Saturday, November 3, 2012

Canterbury Chronicles

A heavy mist hung in the air all over Canterbury the day I arrived.  Dense fog in London had delayed planes the day before.  A good book by a roaring fire would have been the perfect thing to do but since The Heiress and I would be moving on to London in less than forty-eight hours we made our way to the Cathedral.  Stunning doesn't begin to describe the architecture and atmosphere and if you have a healthy respect for history the fact that saints and soldiers have trod these floors doesn't escape you.  The candle marks the location where the shrine to St. Thomas of Canterbury stood from 1220 - 1538 AD when it was destroyed by orders from King Henry VIII.
The tomb and effigy of Edward, the Black Prince of Wales (1330 - 1376).  A lion wearing a crown is his pillow and a dog rests at his feet.
Cultural criminology is a term created by one of the professors The Heiress worked closely with during her MA program.  Since learning more about the subject, street art has become a topic of great interest to her.  Engravings on the walls of cathedrals and castles display the same need to mark territory or express thoughts that are created on buildings and bridges today.  We saw loads of etchings dating from the 1700s while visiting Dover Castle the next day - initials, hearts and celtic knots were in abundance, dotted along walls where steps provided a comfortable place to sit for awhile.  Wasn't there wood to stack or rabbits to skin?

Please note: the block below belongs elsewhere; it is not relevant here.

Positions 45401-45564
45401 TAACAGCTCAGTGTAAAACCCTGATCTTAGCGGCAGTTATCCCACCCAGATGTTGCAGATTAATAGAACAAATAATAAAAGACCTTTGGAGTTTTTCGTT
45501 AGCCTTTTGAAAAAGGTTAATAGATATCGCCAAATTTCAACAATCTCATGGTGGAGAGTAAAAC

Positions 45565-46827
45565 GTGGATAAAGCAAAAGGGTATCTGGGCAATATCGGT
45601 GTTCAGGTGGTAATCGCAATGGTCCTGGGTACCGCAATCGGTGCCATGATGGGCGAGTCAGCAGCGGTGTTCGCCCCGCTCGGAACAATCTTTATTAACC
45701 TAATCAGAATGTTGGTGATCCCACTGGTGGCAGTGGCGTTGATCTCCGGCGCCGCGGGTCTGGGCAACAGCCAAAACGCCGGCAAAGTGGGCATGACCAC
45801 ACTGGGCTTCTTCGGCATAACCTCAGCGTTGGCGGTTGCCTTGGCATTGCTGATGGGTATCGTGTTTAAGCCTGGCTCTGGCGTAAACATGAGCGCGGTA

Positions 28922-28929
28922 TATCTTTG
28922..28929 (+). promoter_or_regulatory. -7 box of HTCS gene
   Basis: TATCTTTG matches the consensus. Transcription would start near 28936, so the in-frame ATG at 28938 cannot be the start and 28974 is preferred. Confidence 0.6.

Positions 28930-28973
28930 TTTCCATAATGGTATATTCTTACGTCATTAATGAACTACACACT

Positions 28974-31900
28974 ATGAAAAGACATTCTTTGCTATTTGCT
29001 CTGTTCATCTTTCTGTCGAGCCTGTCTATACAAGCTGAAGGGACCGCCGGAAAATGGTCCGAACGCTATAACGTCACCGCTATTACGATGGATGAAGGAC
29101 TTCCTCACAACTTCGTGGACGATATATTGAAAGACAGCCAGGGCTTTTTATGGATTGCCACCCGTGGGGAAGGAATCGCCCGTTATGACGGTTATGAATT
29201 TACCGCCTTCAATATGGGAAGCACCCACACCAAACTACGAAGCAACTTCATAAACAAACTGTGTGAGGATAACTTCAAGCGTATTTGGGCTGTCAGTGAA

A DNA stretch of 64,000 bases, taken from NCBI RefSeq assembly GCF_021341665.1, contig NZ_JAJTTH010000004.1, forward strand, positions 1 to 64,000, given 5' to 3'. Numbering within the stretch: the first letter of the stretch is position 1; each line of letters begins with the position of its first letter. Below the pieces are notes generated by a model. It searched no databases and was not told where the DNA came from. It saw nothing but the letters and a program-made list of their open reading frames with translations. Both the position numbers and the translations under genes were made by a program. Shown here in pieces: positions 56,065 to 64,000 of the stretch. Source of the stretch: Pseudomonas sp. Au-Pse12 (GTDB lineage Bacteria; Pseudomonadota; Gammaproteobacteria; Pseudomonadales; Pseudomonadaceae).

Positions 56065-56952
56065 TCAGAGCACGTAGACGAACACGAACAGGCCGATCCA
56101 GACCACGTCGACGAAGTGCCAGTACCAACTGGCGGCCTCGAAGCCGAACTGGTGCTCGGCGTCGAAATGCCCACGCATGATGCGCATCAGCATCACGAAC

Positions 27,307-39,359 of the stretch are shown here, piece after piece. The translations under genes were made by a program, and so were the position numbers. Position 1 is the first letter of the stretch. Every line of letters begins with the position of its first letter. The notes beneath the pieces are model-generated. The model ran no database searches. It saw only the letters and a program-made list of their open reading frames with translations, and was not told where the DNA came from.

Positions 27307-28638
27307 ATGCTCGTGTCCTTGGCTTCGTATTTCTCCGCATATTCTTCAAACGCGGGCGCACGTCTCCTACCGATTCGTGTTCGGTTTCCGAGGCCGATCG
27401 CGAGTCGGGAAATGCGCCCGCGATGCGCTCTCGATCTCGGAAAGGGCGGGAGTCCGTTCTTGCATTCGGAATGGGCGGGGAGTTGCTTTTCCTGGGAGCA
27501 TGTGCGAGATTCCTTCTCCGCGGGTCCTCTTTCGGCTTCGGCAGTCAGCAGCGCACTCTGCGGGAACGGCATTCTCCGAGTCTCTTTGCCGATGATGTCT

Strolling the grounds of the cathedral I saw trees that would take at least eight people joining hands to embrace.  And I was thrilled to finally see not one but two tiny English robins in the flesh, ours here in Canada are huge.  Despite this being my fifth trip to England I still find myself walking around in a state of wonder about so many things. 

In a thick fog, surrounded by blackest night, The Heiress took me on a bus ride to visit a lovely friend who let her stay in her flat once she had taken leave of her dorm room.  "We have to walk in the dark for a little bit but we'll be okay" she said.  So dark was it that I couldn't see the path under my feet, we were surrounded by bushes and goodness knows what else lurking in the mist.  It felt as though Halloween had come early and I didn't like it one bit!  "I don't care if we've paid for return tickets, I am NOT going back the way we just came" I said.  "Dad is going hear about this, isn't he?" said The Heiress.  The past thirteen months of absence had already melted away and it was mother and daughter business as usual.

1 comment:

  1. Lovely post, and there is something about the mother and daughter business that Dads just don't understand!